China Eyes Building
Socialist Bloc To Counter US
BEIJING (Reuters) - As Sino-U.S. ties flounder over disputes about NATO bombing in Yugoslavia and U.S. charges of nuclear espionage, Beijing is turning toward its traditional socialist allies in Russia and North Korea for support.
Beijing and Moscow are now artfully milking U.S. foreign policy blunders for geopolitical clout, boosting their own roles on the international stage.
With a series of well-timed, high-level visits, the two neighbors have succeeded in putting the United States on alert with talk of a Beijing-Moscow "strategic partnership" and consensus on global issues.
"Russia and China are playing up their partnership as part of an orchestrated anti-U.S. alliance," said one Russian diplomat on condition of anonymity.
"They have done a similar thing in Iraq and will continue to use their new-found clout for individual aims."
Shortly after NATO bombs rained down on the Chinese embassy in Belgrade on May 7, Russian special envoy Viktor Chernomyrdin flew into Beijing to discuss ways to resolve the Kosovo crisis.
NATO said the bombing, which killed three journalists and wounded 20 other people, was a tragic mistake. China said it was a deliberate attempt to silence Beijing's criticism of NATO's "interference in the internal affairs of Yugoslavia".
Although Chernomyrdin's visit had been planned well in advance and was part of a regular Russia-China dialogue on Kosovo, it gave pause to the West, which saw the move as a push to destabilize NATO unity over Yugoslavia.
North Korea will soon join the fray as the hermit kingdom comes off the diplomatic sidelines with a planned June 3-7 visit to Beijing by Pyongyang's second-in-command, Kim Yong-nam.
Kim will be the highest-level Pyongyang official to visit China since Beijing forged diplomatic ties with arch-rival South Korea in 1992.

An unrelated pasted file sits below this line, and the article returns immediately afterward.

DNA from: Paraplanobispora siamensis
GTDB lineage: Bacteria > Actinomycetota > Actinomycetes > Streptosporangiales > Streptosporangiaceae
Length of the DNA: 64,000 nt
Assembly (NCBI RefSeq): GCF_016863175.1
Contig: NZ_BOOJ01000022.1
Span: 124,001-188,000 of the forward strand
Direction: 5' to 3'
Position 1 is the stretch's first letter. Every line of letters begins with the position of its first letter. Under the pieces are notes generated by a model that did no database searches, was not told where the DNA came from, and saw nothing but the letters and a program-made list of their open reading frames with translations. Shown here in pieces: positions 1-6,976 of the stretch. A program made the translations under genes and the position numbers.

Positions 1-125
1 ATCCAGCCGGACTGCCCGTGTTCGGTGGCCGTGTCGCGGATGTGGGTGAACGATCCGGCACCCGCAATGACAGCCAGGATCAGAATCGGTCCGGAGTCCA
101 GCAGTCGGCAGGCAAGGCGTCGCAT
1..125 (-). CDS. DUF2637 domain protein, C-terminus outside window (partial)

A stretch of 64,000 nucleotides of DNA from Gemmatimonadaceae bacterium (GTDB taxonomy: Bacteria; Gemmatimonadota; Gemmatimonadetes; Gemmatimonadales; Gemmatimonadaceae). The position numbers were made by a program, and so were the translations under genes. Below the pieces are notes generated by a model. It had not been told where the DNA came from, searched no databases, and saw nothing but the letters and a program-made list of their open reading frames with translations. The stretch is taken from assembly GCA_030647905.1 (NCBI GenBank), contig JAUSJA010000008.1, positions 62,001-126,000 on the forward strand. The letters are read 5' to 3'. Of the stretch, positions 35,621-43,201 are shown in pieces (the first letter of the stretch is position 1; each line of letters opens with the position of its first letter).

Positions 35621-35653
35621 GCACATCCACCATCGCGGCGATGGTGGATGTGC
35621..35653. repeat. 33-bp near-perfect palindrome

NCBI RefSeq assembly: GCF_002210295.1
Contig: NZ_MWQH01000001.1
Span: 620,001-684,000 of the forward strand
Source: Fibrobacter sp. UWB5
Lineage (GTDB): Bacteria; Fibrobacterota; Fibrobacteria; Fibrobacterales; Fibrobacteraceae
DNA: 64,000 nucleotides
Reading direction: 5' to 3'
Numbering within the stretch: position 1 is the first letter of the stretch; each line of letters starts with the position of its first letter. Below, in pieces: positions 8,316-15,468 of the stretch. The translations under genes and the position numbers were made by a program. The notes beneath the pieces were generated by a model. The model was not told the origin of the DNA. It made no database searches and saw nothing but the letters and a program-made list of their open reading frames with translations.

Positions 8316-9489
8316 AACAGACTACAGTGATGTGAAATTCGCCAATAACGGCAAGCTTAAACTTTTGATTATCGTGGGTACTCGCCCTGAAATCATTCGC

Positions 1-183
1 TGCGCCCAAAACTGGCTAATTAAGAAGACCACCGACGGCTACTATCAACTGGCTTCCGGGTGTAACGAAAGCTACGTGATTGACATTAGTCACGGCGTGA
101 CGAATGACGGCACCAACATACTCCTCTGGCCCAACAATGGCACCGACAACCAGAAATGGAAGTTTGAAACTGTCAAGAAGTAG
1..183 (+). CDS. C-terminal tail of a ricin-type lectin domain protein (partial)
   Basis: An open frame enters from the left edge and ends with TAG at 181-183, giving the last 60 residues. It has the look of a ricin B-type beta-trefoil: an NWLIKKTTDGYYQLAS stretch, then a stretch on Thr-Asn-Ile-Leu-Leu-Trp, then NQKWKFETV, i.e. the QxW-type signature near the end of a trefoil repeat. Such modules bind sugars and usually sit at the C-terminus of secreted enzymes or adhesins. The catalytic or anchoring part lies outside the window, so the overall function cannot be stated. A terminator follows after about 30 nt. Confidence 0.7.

He arrives in Beijing shortly after U.S. envoy William Perry pays a landmark visit to Pyongyang. Perry was expected to push for a break in the diplomatic impasse between the United States and North Korea.
Kim's Beijing sojourn will coincide with a long-planned trip by Russian Foreign Minister Igor Ivanov, putting three officials in China for what observers expect to be a debriefing about Perry's new moves to court Pyongyang.
Russian diplomats say Ivanov's visit would focus on Kosovo. Nevertheless, the unexpected link to North Korea could give Ivanov's routine trip much greater import and boost the perception of a Russia-China axis.
But some Russian analysts argue the alliance is one of political convenience and has no lasting purpose.
"They talk about strategic partnership, but that is just talk," said Oleg Arin, a senior researcher at the Russian Academy of Military Science.
Citing a continued decline in trade and lack of common long-term goals, Oleg said both sides were exploiting the relationship but remained mutually suspicious.
"There are no strategic considerations", he said. "It is just posturing." (